Could “F9” be the one? It will receive an exclusive run in theaters and features action sequences designed specifically for big screens. One of the film’s cars has an actual rocket engine attached to its roof.

“It feels like a big, beginning-of-summer, school’s-out celebration,” Ms. Langley said of the sequel. It finds Vin Diesel’s marble-mouthed Dom Toretto facing his younger brother Jakob (John Cena), an assassin working with the villainous Cipher (Charlize Theron). Michelle Rodriguez returns as the brooding Letty. Tyrese Gibson, Helen Mirren and Ludacris also star.

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Scrounging for Hits, Hollywood Goes Back to the Video Game Well

LOS ANGELES — For 28 years, ever since “Super Mario Bros.” arrived in cinemas with the tagline “This Ain’t No Game,” Hollywood has been trying and mostly failing — epically, famously — to turn hit video games into hit movies. For every “Lara Croft: Tomb Raider” (2001), which turned Angelina Jolie into an A-list action star, there has been a nonsensical “Max Payne” (2008), an abominable “Prince of Persia” (2010) and a wince-inducing “Warcraft” (2016).

If video games are the comic books of our time, why can’t Hollywood figure out how to mine them accordingly?

It may finally be happening, powered in part by the proliferation of streaming services and their need for intellectual property to exploit. “The need for established, globally appealing I.P. has naturally led to gaming,” Matthew Ball, a venture investor and the former head of strategy for Amazon Studios, wrote last year in an essay titled “7 Reasons Why Gaming I.P. Is Finally Taking Off in Film/TV.”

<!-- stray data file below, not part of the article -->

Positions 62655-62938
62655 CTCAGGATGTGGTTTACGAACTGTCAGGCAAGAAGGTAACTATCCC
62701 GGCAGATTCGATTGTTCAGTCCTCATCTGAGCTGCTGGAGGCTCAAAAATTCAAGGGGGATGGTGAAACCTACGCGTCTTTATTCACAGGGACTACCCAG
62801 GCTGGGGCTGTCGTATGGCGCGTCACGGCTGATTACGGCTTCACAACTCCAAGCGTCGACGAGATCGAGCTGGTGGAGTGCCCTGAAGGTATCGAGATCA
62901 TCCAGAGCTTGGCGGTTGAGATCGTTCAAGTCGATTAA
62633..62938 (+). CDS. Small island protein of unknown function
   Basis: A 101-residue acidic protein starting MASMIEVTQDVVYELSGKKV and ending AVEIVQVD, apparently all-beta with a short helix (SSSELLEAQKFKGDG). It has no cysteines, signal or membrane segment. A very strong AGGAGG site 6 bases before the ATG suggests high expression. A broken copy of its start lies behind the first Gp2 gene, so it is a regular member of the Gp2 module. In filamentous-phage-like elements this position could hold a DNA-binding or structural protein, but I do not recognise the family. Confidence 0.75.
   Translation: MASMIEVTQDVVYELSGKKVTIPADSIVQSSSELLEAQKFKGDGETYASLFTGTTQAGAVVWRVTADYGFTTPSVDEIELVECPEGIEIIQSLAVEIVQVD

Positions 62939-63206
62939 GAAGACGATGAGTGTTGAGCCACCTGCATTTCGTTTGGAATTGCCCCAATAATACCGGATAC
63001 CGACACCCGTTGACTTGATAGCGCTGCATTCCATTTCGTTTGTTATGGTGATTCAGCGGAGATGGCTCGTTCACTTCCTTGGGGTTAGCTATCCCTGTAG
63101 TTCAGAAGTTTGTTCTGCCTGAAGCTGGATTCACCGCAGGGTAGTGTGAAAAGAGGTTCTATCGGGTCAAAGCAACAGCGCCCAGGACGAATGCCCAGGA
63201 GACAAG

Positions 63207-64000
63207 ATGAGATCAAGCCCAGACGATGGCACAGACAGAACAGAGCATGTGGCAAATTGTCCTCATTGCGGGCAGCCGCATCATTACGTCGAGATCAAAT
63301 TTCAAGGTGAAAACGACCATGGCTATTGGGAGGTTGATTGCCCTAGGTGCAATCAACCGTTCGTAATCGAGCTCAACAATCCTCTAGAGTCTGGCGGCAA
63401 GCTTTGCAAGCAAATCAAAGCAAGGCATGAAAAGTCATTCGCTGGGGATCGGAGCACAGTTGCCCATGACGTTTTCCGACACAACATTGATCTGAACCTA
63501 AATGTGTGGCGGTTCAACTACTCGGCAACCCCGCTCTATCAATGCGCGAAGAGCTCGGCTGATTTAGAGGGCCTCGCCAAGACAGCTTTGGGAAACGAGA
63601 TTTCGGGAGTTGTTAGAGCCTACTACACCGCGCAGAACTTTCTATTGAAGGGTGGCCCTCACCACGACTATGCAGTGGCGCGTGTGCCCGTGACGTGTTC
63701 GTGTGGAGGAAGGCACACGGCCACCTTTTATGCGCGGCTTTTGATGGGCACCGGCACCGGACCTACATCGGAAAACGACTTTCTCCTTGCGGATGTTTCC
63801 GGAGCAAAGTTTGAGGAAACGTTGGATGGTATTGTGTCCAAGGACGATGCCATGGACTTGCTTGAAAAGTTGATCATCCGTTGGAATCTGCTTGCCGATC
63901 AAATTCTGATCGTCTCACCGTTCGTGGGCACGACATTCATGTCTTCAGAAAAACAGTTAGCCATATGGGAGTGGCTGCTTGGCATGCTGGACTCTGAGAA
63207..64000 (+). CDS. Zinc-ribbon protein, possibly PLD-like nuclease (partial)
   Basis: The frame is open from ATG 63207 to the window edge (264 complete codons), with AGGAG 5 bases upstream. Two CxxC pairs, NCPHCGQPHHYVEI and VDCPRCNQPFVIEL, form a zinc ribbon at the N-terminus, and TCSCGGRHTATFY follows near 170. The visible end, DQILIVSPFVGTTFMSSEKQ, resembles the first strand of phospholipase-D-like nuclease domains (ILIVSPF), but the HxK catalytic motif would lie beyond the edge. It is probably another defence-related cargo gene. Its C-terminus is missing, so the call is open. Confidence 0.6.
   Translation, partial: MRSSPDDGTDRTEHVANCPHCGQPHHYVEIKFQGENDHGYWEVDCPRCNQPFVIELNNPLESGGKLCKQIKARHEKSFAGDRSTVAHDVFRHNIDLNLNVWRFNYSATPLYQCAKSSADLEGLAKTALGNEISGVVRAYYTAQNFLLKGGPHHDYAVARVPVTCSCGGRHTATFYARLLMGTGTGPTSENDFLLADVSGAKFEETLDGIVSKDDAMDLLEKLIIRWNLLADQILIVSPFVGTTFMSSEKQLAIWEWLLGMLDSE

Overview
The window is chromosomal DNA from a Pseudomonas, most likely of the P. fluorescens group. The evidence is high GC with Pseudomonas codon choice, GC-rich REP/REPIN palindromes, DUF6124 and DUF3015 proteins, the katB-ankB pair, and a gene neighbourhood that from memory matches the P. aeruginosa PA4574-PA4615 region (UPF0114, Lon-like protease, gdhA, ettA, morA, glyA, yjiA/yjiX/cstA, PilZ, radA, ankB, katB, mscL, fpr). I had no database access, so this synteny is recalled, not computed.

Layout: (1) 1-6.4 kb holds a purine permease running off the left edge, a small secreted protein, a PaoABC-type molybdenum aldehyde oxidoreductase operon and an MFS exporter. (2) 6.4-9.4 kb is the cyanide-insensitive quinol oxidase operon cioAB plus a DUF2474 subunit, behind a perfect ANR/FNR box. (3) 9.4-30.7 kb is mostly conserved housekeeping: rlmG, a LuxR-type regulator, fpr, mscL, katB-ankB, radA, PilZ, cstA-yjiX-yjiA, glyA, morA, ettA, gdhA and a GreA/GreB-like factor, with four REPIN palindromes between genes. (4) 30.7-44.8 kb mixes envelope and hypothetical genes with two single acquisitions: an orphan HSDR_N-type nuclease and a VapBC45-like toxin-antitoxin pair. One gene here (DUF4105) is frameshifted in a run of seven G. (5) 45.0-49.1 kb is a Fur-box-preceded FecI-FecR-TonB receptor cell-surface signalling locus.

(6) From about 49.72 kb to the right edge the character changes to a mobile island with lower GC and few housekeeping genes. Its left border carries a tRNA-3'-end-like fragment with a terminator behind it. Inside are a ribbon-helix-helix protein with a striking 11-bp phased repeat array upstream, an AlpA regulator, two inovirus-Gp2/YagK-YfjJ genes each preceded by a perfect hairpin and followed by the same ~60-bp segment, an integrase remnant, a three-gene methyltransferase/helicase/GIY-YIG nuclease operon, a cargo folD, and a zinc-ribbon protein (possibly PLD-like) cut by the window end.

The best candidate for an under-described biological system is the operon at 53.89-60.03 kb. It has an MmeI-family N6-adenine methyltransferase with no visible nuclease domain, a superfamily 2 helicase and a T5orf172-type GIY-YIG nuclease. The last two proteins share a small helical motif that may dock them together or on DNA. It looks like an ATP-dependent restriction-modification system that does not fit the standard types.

Sony Pictures Entertainment and its PlayStation-powered sibling, Sony Interactive, are finally working together to turn PlayStation games into mass-appeal movies and television shows. There are 10 game adaptations in the Sony Pictures pipeline, a big leap from practically none in 2018. They include “Uncharted,” a $120 million adventure based on a 14-year-old PlayStation property (more than 40 million copies sold). “Uncharted” stars Tom Holland, the reigning Spider-Man, as Nathan Drake, the treasure hunter at the center of the game franchise. It is scheduled for release in theaters on Feb. 18.

post-apocalyptic game of the same title. Pedro Pascal, “The Mandalorian” himself, is the star, and Craig Mazin, who created the Emmy-winning mini-series “Chernobyl,” is the showrunner. Executive producers include Carolyn Strauss, one of the forces behind “Game of Thrones,” and Neil Druckmann, who led the creation of the Last of Us game.

Sony games like Twisted Metal and Ghost of Tsushima are also getting the TV and film treatment. (Contrary to speculation, one that is not, at least not anytime soon, according to a Sony spokesman: God of War.)

In the past, Sony Pictures and Sony Interactive operated as fiefs, with creative control — it’s mine; no, it’s mine — impeding adaptation efforts. When he took over as Sony’s chief executive in 2018, Kenichiro Yoshida demanded cooperation. The ultimate goal is to make better use of Sony’s online PlayStation Network to bring Sony movies, shows and music directly to consumers. PlayStation Network, introduced in 2006, has more than 114 million monthly active users.

“I have witnessed a radical shift in the nature of cooperation between different parts of the company,” said Sanford Panitch, Sony’s movie president.

Halo,” a series based on the Xbox franchise about a war between humans and an alliance of aliens (more than 80 million copies sold), will arrive on the Paramount+ streaming service early next year; Steven Spielberg is an executive producer. Lionsgate is adapting the Borderlands games (roughly 60 million sold) into a science fiction film starring Cate Blanchett, Kevin Hart and Jamie Lee Curtis.